Sep 16, 2010

The Problem with Antibiotics

This week I was sent a link to a news article on the Fox News website , which I want to share with you. This is an excerpt from the article.

Even seemingly gentle antibiotics may severely disrupt the balance of microbes living in the gut, with unforeseen health consequences, U.S. researchers reported on Monday.
An intimate study of three women given ciprofloxacin showed the drug suppressed entire populations of beneficial bacteria, and at least one woman took months to recover.

The study, published in the Proceedings of the National Academy of Sciences, supports the common wisdom that antibiotics can damage the "good" germs living in the body.

It may also support the idea behind the development of so-called probiotic products including yogurt with live cultures of bacteria.

According to the article Les Dethlefsen and David Relman of Stanford University in California wrote, "The effect of ciprofloxacin on the gut microbiota was profound and rapid."

The article goes on to mention the potential link between destroying the good microbes in the gut and allergies, obesity, Crohns diseaseand the development of "superbugs."

I am happy to see more information coming into the mainstream regarding the danger of antibiotics. I was curious what the researcher's definition of "recover" was for the woman who took months to do it. Since the intestine is the foundation for the immune system, I suspect many of us are walking around with symptoms of intestinal flora damage without realizing the connection.

Another link sent to me this week was to a New York Times article about the current widespread practice of routinely administering antibiotics to conventionally raised animals. Apparently the FDA has plans for improved regulations.

While I am very glad the FDA recognizes that the practice of routine administration of antibiotics to the animals we eat is a problem, I wish they would follow this line of thinking to its logical end and realize that killing the good bacteria in naturally probiotic food, such as milk, is also a problem.

We have worked hard in our family to improve gut health by adding lots of probiotic foods including fermented vegetables, lacto-fermented drinks like kefir and kombucha, cultured dairy, and even probiotic supplements. We have also greatly reduced sweets especially any foods with refined sugar or white flour. These foods encourage bad microbes in the intestine.

Because I learned about the importance of probiotics and the health risks of antibiotics several years ago, My husband and I take the position that antibiotics are a last resort. Our first line of defense is good nutrition. The second line of defense is natural remedies. Fortunately, we have not been in a situation that even tempted us to take antibiotics for quite awhile. Although there were a couple of instances where a doctor couldn't resist the temptation to write a prescription that found its way into our trash. One prescription was for a sinus infection which resolved itself with lots of sinus rinses and one was for an intestinal issue from traveling across the border which also enventually resolved itself with a variety of natural treatments including heavy doses of probiotics. (I am NOT recommending you go against you doctor based on my example. Make your own health decisions - see our disclaimer.)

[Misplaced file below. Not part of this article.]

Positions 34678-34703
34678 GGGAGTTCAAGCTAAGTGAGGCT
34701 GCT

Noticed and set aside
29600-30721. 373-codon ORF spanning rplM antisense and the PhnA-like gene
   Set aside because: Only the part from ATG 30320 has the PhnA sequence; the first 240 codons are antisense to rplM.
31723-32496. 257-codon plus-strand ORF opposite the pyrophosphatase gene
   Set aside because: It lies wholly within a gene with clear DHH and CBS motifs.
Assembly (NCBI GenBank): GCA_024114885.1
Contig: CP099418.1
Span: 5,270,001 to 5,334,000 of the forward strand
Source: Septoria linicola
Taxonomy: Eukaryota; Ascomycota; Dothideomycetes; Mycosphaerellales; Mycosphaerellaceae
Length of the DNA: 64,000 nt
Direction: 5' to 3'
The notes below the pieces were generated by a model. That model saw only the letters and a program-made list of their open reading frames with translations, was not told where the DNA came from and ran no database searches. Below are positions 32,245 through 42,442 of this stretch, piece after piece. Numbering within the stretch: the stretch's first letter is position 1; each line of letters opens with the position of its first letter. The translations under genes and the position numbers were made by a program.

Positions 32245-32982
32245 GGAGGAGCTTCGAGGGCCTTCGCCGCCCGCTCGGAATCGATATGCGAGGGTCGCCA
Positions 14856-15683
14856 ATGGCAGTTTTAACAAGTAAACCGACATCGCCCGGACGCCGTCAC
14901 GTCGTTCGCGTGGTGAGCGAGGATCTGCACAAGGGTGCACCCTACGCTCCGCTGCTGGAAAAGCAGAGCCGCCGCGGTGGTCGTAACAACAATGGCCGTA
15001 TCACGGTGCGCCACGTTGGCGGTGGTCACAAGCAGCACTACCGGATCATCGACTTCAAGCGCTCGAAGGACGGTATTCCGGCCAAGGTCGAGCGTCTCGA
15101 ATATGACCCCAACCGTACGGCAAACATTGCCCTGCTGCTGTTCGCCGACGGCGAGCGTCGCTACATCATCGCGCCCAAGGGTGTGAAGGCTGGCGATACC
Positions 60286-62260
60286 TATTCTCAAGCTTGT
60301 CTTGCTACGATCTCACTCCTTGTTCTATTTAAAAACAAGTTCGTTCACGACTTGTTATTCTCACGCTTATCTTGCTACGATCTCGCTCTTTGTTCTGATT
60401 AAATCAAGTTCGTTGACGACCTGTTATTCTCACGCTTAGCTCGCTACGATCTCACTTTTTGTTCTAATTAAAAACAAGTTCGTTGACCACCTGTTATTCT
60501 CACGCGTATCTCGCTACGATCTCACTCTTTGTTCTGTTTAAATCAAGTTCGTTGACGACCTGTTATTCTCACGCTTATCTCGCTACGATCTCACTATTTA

Reading The Gut and Psychology Syndrome by Dr. Natasha Campbell McBride this year opened my eyes even further to all the many health issues we and our children are facing as a result of damaged gut flora. For instance, does it strike you as odd that so very many children and adults living in a country that used to be primarily agrarian seem to be allergic to being outdoors? Allergies are a result of a confused and damaged immune system. Intestinal health is the foundation of our immune system. Dr. McBrides' book explains the importance of gut flora, what damages it, and how to restore balance using a protocol which, of course, involves Real Food.


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  1. My 18-month-old daughter is about to start a daily, low-dose regimen of an antibotic to protect her against kidney infections. She has some unpronouncable condition where urine refluxes back into one of her kidneys--not something we want to take any risks with, obviously. She'll likely be on the antibotic for 18 months or so. In your opinion, is a daily serving of full-fat yogurt the best way we can help promote a healthy balance in her digestive tract, or is there something else we might want to try?

  2. Brooke,

    Kidney infections are very serious. I see your delima. Yogurt contains some types of beneficial bacteria. Other probiotic foods can provide additional types of good bacteria. I suggest organic, unsweetened full fat yogurt. Whole Foods carries plain organic Stoneyfield yogurt with the cream on top. Kefir may even be more beneficial because of the different bacteria it contains. Again get it without additives. You can sweeten with fruit or real maple syrup. WAPF recommends raw milk and raw dairy products as a good source of beneficial bacteria. Additional good bacteria can be obtained from lacto-fermented vegetables, like sauerkraut. In addition to probiotic foods, probiotic supplements can be purchased at health food stores. As in all health matters, it is important to do your own research and talk with healthcare practitioners that you trust as you are making decisions with regard to your family's dietary and healthcare needs.



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